AML regulation is constantly evolving, and I think, particularly in the UK, we have started to make bigger steps towards building a more secure society. Again, coming back to fraud, more interesting to me has been the introduction of theEconomic Crime Act which represents a significant shift in attitudes. The new failure to prevent fraud offence is also particularly interesting and will mean that firms will “be liable where a specified fraud offence is committed by an employee or agent, for the organisation’s benefit, and the organisation did not have reasonable fraud prevention procedures in place”. Per our discussions here, this should really encourage organisations to take a look at their financial crime controls (in particular, their KYC controls) and perhaps take into consideration the use of KYC technology!


What should a financial services firm consider when choosing IDV technology?

There are a number of different aspects which should be considered. From a financial crime perspective, starting with basics – does the solution actually detect fraud? It is often easy to take an out-of-the-box approach and to omit the testing of the solution to identify any vulnerabilities or weaknesses. This can often happen when standard thresholds are used and when no consideration is given the individual firm’s risk profile and tolerance. Secondly, from an operational point of view (particularly given DORA), it is important to look at the operational resilience of the solution – third party risk management, concentration risk, cloud security, SLA adherence, etc. are all vital to ensure that not only the solution is functioning as requested, but that firm’s meet wider regulatory requirements.


What is the future for IDV technology and how does this contribute towards tackling financial crime?

I think we will see an increased interest in IDV and wider digital identity technology (for example, digital identity wallets which we are starting to see elsewhere in the world). We are living in a digital world where every single part of our lives has the potential to be stored as a digital data point. A sour attitude to data privacy develops, this will significantly impact on IDV solutions and it will be interesting to see how this forces change.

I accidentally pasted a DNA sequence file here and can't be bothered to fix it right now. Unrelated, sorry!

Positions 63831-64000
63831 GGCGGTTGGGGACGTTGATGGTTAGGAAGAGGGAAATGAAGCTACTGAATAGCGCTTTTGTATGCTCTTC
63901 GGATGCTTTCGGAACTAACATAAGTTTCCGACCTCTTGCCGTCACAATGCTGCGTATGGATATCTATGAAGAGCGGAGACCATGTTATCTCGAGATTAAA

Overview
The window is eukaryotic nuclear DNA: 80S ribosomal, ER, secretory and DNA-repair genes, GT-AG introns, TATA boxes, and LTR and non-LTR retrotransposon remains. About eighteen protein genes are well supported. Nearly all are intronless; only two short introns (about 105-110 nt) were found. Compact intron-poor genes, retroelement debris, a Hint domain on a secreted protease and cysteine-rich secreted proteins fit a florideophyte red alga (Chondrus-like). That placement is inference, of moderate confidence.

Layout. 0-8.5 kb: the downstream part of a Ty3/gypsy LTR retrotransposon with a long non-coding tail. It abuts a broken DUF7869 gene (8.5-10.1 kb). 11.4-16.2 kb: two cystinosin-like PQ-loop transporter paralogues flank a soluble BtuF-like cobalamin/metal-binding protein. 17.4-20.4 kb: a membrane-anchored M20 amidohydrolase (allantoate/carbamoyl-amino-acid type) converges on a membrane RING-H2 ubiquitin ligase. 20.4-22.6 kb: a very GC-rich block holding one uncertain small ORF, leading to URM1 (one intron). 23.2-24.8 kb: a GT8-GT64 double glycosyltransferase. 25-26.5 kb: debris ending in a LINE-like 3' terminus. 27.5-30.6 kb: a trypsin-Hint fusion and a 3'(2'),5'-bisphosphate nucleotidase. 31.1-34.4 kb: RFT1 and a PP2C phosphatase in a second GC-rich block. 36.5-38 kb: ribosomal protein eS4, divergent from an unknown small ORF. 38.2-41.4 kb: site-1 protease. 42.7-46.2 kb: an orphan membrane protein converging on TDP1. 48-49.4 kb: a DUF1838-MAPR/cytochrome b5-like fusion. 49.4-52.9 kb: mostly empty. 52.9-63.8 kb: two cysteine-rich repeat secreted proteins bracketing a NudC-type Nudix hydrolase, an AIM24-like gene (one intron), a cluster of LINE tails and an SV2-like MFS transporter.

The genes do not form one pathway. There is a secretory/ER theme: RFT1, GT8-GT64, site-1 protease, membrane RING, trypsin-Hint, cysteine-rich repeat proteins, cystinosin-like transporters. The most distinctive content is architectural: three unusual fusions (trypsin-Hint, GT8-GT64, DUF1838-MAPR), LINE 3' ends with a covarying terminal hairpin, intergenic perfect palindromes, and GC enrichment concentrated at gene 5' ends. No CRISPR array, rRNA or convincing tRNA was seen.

I have always seen effective IDV as the gateway to preventing financial crime: preventing bad actors from being able to even establish a relationship with a financial services institution is, quite simply, paramount in preventing financial crime. I do think, however, that in order to make this work, there is an education piece required to the public as to why KYC / CDD checks aren’t as quick as they’d like – helping them to understand that user experience is important but more important is the reason behind these checks. I think if we can develop really robust IDV technology which balances this line with operational effectiveness, firms could really start to be a force for good in the fight against financial crime.

Nivo offers Verified Identity Messaging to streamline communication between financial service providers and customers. With bank-standard security, biometric identity verification and integrated messaging, Nivo simplifies KYC projects, resulting in increased productivity, reduced costs, and heightened customer satisfaction. The technology is designed with strong security, control, and audit threads at its core, providing a secure and efficient alternative to legacy channels.

Find out more about Nivo's Verified Identity Messaging in our new eBook here!